A Swiss Network reported on December 27 that the Swiss president and finance minister objected to Facebook's planned Libra cryptocurrency, saying it has "failed in its current form". President Ueli Maurer told the network that the Swiss Central banks are not going to accept the basket of currencies that Libra is supposed to be based on. Meanwhile, Facebook plans to launch it's very first cryptocurrency Libra in 2020 amidst severe criticism from some of the world's most influential financial authorities. As per reports, the cryptocurrency will be managed by a Geneva-based independent association linking several companies and non-profit groups.
Amid growing dissent and pressure from American and other regulators, online payment companies PayPal and Stripe, as well as Visa, Mastercard, and others, have withdrawn from the project since early October. The reason behind the doubts is the illicit uses of the currency and the battered reputation of Facebook in matters of privacy and data protection. There is also a matter of sovereignty that bothers the countries and central banks -- for now, the only entities legally permitted to issue currency.
While speaking in Washington on the sidelines of the fall meeting of the World Bank and International Monetary Fund, French Economy Minister Bruno Le Maire in October also showed his denial and told that Libra is not welcome in European soil. The same was reiterated by Fed Governor Lael Brainard said in a speech in Frankfurt who claimed that without requisite safeguards, stable coin networks at a global scale may put consumers at risk. He added that cryptocurrencies to date have suffered from staggering losses due to fraud and theft.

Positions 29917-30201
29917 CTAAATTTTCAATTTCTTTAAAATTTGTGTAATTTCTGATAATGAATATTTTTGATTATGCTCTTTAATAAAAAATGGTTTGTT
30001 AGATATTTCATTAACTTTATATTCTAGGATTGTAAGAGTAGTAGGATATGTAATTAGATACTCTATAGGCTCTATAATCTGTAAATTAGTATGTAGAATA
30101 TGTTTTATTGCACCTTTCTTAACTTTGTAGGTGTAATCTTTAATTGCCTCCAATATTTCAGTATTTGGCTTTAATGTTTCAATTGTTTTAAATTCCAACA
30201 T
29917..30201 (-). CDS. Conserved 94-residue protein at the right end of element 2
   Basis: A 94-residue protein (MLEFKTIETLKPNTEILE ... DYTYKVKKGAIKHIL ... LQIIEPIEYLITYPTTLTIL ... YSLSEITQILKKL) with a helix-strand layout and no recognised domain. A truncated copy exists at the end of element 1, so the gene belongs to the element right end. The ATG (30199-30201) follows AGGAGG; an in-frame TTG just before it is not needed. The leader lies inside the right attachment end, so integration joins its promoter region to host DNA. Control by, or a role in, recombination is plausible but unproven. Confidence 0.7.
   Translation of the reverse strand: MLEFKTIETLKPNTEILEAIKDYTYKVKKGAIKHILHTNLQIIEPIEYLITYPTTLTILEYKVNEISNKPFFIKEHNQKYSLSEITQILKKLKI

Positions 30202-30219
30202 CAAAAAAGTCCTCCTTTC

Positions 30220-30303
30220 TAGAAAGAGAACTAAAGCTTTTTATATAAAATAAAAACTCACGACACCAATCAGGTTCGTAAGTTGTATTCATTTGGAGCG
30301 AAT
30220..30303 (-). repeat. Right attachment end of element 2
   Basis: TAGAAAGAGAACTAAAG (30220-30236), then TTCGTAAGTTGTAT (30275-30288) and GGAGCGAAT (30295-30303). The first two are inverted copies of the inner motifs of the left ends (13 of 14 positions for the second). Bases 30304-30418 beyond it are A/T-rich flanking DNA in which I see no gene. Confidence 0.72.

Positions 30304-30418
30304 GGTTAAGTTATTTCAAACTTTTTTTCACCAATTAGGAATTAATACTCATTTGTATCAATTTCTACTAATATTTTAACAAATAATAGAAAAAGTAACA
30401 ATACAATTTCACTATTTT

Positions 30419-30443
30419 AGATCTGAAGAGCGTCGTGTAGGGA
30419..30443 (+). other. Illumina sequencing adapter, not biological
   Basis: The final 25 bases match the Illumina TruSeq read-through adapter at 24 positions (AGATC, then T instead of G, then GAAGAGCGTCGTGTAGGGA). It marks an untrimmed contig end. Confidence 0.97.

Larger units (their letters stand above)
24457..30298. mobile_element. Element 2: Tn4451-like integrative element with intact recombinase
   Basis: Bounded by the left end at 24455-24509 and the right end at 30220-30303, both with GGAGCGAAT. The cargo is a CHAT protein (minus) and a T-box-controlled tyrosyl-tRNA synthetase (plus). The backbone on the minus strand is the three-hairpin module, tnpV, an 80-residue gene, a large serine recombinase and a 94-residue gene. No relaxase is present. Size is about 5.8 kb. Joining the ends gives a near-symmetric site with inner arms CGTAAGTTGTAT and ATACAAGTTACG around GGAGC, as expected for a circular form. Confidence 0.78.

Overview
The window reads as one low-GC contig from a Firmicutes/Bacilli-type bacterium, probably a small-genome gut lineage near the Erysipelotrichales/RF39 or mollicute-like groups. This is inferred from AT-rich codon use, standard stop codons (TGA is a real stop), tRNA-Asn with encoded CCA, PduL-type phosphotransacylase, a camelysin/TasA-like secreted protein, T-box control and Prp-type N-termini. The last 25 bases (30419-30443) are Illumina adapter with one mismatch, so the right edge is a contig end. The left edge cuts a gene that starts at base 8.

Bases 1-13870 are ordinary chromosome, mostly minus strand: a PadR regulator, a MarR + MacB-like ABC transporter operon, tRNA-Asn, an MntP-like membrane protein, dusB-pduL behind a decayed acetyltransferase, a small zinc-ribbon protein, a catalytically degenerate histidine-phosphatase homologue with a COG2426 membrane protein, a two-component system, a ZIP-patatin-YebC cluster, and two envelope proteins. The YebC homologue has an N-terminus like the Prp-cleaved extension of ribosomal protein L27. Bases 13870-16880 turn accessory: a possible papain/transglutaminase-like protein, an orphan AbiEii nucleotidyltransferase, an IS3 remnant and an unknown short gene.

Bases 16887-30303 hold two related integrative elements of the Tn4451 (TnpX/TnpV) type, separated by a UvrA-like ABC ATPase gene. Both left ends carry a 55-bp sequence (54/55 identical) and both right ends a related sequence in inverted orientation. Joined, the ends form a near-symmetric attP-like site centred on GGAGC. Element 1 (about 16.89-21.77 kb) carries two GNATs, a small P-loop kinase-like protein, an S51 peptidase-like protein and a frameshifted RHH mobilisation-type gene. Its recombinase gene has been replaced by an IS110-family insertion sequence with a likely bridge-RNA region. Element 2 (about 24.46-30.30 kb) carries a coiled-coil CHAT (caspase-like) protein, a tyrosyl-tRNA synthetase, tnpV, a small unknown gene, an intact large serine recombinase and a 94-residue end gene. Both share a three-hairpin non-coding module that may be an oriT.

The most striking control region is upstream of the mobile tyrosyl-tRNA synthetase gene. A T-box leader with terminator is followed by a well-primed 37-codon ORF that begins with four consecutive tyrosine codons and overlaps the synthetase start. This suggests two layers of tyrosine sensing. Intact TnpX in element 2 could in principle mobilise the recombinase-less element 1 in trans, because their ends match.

Facebook is into stablecoins - a type of cryptocurrency designed to provide stability - avoiding the wild swings of bitcoin and other cryptocurrencies - by being attached to relatively stable assets or currencies. The social media giant so has planned to launch Libra to make it easy for users of WhatsApp, a Facebook-owned messaging platform, to instantly send funds to friends or family. Fed Chairman Jerome Powell told US lawmakers in July that the widespread reach of Facebook with 2.2 billion users on at least one of its platforms, which also include Instagram, WhatsApp and Messenger would give it the potential to disrupt the global financial system, making it far harder for central banks to manage. Later Facebook CEO Mark Zuckerberg in October testified before a congressional committee that Libra would not be launched until it received all necessary authorizations from the authorities.